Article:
Stokes, T. F., & Baer, D. M. (1977). An implicit technology of generalization. Journal of Applied Behavior Analysis, 10, 349-367.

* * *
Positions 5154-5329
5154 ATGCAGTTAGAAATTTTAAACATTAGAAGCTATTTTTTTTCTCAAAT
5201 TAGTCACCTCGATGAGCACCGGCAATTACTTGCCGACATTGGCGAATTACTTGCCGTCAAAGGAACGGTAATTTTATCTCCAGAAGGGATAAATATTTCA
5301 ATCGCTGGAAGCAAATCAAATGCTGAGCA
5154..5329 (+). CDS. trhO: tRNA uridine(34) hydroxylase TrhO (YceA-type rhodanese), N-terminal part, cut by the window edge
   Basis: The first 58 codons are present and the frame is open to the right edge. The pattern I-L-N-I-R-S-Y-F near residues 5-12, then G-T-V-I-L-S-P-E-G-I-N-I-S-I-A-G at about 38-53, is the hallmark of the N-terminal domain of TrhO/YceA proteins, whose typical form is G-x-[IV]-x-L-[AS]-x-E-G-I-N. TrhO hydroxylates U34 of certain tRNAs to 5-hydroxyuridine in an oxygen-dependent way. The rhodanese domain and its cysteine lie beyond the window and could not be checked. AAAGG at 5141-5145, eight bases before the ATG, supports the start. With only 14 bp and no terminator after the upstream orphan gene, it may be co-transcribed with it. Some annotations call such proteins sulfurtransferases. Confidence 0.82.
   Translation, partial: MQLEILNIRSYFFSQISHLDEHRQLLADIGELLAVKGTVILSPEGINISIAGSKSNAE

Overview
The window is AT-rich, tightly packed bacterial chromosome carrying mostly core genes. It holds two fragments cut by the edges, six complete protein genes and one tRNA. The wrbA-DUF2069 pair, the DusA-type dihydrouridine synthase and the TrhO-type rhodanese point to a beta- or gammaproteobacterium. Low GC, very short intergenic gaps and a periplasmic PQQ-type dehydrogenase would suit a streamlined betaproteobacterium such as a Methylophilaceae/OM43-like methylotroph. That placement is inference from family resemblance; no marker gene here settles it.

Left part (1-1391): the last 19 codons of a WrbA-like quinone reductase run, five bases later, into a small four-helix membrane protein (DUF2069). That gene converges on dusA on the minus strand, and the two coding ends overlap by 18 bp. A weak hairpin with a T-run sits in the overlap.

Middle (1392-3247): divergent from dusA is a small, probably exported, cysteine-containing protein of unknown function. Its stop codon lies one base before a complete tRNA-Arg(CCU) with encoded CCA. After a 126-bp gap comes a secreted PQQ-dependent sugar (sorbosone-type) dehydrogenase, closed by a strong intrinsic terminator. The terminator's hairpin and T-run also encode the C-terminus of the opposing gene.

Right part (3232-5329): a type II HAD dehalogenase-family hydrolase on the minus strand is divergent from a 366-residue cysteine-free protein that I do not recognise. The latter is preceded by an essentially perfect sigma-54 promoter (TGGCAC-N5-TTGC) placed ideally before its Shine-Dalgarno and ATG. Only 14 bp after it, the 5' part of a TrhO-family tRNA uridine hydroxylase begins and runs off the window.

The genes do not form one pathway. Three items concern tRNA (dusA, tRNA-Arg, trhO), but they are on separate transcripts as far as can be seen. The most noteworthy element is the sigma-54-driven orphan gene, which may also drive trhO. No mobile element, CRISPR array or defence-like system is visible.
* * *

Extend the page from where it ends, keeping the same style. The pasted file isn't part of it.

Traditionally, discrimination has been understood as an active process, and a technology of its procedures has been developed and practiced extensively. Generalization, by contrast, has been considered the natural result of failing to practice a discrimination technology adequately, and thus has remained a passive concept almost devoid of a technology. But, generalization is equally deserving of an active conceptualization and technology. This review summarizes the structure of the generalization literature and its implicit embryonic technology, categorizing studies designed to assess or program generalization according to nine general headings: Train and Hope; Sequential Modification; Introduce to Natural Maintaining Contingencies; Train Sufficient Exemplars; Train Loosely; Use Indiscriminable Contingencies; Program Common Stimuli; Mediate Generalization; and Train To Generalize.